It was never easy for me to stop ringing the bell, I so delighted in that interval of pure sound between the clapper strokes. The bell, I thought, included everything, and in a way blessed it.

 I step outside on this sweet and silent day of Jesus’ birth. Lincoln Avenue is altogether quiet, traffic so rare it only punctuates the silence. This is one day, perhaps among many but special nonetheless, when it’s easier to listen for God. “Whose words I hear I think I know.”

There is more to Jayber’s reverie:

At a certain point in the service some of the preachers who came to us would ask that we “observe a moment of silence.” You could hear a little rustle as the people settled down into that deliberate cessation. And then the quiet of the empty church would come over us. It united us as we were not united even in singing, and the little sounds (maybe a birdsong) from the world outside would come in to us, and we would completely hear it.

Silence not for long, of course. “After all, the preacher was being paid to talk.” The bells, understood by all, sounded across Kentucky a simple language of heaven.

Longfellow heard them like that, years before, standing Christmas Day on his Civil War city street. They pierced his personal grief and brought him home to his family of man:

Then pealed the bells more loud and deep:

“God is not dead, nor doth he sleep;

The wrong shall fail,

The right prevail,

With peace on earth, good-will to men.

*   *   *

Yes, Lord, you are peace to us. You are justice, you are love, and you are peace to us. We cannot spend this day, or any day, without you. Never leaving us, always holding us in the cleft of your rock, you share our silence, share our singing. You smile, and remind us all how never-alone we really are.

Wendell Berry, Jayber Crow, pp. 163-164

Henry Wadsworth Longfellow, “I Heard the Bells on Christmas Day”, 1863

Print Friendly, PDF & Email
Dec 24 18

Blessed be the Lord

by davesandel

Blessed be the Lord

Christmas Eve, Monday, December 24, 2018

Blessed be the Lord, the God of Israel, for he has come to his people and set them free. He has raised up for us a mighty Savior. In the tender compassion of our God the dawn from on high shall break upon us. – From Luke 1

It’s not like Jesus was the first, the only, or the last Messiah wannabe. There were dozens. Scott Hahn says, “That’s a remarkable number of saviors to appear in a land the size of New Jersey, whose population was probably just a fraction of New Jersey today.”

But Bruce Springsteen won’t call himself Messiah. This is just a different time. If you’re audacious enough to call yourself the Christ, they’ll be coming to take you away.

So when this particular Messiah is born, tonight, his birth is in the middle of hope and expectation. The same men and women who preserved the Dead Sea Scrolls, Hahn says, “sketched out strategies for the battles in which their messiah would lead them to reconquer their lands.”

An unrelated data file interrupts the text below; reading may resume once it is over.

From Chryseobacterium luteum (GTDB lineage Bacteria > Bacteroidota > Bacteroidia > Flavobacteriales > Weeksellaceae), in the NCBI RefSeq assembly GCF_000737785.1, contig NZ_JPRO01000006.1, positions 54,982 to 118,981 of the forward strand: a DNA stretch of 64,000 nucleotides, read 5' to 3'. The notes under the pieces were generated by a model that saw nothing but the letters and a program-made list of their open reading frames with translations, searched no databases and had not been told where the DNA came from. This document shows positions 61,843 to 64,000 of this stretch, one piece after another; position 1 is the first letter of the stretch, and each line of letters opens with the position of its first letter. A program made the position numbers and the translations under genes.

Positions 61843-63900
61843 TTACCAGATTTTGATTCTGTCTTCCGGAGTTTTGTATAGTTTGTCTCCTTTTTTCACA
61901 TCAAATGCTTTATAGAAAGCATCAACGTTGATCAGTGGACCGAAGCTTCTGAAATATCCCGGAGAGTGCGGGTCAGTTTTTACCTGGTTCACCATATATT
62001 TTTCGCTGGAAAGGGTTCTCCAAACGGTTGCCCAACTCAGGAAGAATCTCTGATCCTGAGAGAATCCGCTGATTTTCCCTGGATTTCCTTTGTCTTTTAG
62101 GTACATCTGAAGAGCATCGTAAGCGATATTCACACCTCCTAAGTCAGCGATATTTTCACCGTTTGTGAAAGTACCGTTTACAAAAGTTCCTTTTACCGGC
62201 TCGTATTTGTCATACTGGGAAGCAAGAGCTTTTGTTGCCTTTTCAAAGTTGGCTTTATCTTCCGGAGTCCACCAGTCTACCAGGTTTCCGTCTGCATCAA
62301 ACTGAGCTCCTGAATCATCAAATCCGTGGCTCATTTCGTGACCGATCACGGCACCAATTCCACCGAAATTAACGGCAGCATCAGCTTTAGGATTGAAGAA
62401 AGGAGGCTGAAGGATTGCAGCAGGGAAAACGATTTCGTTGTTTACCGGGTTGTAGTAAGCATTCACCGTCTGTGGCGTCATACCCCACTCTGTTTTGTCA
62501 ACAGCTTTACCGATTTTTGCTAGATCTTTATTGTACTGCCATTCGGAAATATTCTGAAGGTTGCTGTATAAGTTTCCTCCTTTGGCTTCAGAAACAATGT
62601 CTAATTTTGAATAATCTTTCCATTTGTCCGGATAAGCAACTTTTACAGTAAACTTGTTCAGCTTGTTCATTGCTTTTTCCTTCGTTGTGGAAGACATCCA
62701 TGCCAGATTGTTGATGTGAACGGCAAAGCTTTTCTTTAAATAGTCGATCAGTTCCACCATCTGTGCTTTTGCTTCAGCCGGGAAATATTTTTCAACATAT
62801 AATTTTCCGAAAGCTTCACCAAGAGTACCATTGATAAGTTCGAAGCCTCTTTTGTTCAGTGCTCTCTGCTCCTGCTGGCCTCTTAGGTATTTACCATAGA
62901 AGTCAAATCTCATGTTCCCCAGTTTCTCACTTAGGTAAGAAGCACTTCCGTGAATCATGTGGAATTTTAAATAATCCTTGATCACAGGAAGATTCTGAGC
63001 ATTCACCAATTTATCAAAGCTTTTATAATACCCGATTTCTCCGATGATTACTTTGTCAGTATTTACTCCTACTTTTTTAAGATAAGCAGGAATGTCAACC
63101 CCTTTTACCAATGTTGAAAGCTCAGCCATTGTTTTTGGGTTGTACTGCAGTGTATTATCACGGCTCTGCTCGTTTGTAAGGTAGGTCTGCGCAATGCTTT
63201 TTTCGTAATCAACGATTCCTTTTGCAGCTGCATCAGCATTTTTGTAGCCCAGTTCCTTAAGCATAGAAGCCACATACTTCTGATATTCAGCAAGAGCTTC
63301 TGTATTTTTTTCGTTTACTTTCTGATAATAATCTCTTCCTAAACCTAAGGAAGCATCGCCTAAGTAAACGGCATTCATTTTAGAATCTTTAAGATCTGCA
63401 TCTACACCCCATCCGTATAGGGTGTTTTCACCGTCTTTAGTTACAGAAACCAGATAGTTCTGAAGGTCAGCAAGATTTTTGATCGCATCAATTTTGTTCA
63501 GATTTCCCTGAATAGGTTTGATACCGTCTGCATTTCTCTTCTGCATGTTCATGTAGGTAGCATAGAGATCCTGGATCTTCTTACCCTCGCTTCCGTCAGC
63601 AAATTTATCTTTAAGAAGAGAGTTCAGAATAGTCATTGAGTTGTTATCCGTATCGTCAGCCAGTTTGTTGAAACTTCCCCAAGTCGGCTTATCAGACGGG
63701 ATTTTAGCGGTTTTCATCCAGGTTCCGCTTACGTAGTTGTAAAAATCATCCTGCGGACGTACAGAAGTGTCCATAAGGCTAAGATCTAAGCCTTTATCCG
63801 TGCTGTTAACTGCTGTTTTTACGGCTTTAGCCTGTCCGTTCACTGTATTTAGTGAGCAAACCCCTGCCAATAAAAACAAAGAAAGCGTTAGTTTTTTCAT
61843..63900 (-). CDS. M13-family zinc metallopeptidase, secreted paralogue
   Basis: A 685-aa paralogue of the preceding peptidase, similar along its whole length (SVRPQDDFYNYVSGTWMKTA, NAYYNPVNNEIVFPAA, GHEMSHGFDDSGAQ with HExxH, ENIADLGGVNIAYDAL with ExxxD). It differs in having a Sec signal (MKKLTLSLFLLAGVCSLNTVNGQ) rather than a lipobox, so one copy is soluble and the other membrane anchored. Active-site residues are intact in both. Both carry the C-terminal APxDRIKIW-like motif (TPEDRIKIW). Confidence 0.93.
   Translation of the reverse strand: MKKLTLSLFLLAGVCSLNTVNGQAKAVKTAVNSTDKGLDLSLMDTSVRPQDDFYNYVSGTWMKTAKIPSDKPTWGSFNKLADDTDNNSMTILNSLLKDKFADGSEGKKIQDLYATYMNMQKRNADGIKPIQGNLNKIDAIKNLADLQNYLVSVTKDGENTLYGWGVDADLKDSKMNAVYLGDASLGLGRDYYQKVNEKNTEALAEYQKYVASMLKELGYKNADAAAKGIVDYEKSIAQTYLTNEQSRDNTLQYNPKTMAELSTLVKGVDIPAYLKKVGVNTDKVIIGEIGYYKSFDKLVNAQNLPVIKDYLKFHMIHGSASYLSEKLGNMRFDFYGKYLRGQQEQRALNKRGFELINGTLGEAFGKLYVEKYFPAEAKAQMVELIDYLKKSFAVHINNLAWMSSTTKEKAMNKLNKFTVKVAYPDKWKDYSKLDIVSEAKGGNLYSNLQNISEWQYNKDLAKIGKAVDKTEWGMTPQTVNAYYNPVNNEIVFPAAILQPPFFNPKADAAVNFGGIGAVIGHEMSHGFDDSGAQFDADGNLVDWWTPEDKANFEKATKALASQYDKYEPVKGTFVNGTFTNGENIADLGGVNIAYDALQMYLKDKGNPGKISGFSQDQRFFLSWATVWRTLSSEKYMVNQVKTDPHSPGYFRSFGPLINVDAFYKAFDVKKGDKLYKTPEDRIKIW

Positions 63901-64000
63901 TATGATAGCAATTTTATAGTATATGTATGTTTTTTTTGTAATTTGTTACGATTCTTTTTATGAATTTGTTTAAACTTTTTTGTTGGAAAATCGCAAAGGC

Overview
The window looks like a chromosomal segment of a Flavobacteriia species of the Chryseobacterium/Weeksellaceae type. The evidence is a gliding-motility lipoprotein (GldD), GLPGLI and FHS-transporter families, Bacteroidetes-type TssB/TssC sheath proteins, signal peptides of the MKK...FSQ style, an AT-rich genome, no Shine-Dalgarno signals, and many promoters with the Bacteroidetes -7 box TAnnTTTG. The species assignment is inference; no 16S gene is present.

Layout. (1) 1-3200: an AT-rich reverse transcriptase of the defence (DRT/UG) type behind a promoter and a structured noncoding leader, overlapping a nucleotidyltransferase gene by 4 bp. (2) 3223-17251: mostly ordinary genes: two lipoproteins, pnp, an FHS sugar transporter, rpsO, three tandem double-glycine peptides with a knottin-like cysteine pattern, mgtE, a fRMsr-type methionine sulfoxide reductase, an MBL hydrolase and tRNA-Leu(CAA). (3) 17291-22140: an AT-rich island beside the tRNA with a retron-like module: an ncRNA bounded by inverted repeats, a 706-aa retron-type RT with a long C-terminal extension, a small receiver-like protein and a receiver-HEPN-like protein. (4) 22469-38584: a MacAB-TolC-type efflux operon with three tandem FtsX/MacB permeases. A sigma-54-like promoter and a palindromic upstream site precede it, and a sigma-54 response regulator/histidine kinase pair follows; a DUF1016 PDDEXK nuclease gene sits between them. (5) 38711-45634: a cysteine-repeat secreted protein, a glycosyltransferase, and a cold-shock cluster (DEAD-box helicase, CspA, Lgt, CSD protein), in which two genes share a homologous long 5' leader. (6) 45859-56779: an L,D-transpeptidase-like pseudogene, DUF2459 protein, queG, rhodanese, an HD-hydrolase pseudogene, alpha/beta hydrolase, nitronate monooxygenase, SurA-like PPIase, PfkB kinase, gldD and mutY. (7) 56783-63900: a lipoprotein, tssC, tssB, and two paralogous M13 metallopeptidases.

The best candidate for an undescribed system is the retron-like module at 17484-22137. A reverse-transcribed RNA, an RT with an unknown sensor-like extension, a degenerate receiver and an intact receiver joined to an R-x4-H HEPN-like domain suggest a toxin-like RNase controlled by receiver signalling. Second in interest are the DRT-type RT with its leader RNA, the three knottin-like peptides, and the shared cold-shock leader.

Even great generals have to be born. But Jesus at birth, Jesus at baptism, Jesus on every given day did not tend toward military. His Father, as Isaiah and the other prophets beat the ground before him, sends Jesus to die, but not kill. And in time, the wolf will lie down with the lamb. The Garden of Eden was a place of peace, and will be a place of peace again.

There are plenty of violent metaphors in Jesus’ speech. He knows his message will divide the legalists from the lovers of God. Jesus looks past those battles to the Kingdom of Heaven, our souls restored, where we will dwell in the house of the Lord forever. He knows whereof he speaks. He’s God’s son, calling us to be his sisters and his brothers.

Most (all?) of the renegade false messiahs were killed, usually after they had killed their own fair share. Jesus didn’t kill anybody, did he? He struck down hypocrisy and heresy in the temple, he castigated the Pharisees and most of all he destroyed the evil of Satan in the minds of men. And then with no hesitation, he gave himself up to BE killed.

Jesus’ days were filled with healing and wholeness, words followed by works, works followed by words. His listeners really could imagine Isaiah’s wolf and lamb together, licking each other, sleeping side by side, tight in, fed and feeling fine. The earth would be full of the knowledge of the Lord, as the waters cover the sea.

Jesus told stories like the parable of the Good Samaritan, so his listeners could realize the Samaritans COULD be good. The Sultan and the Saint is a story of the fifth crusade, when Francis of Assisi, not yet a saint, and al-Kamil, already a sultan, met in 1219 for a weeks-long “exchange of faith” in the midst of bitter war that seemed unending. The Muslims, Christians thought, were “beasts.” The Christians, Muslims thought, cared little about God.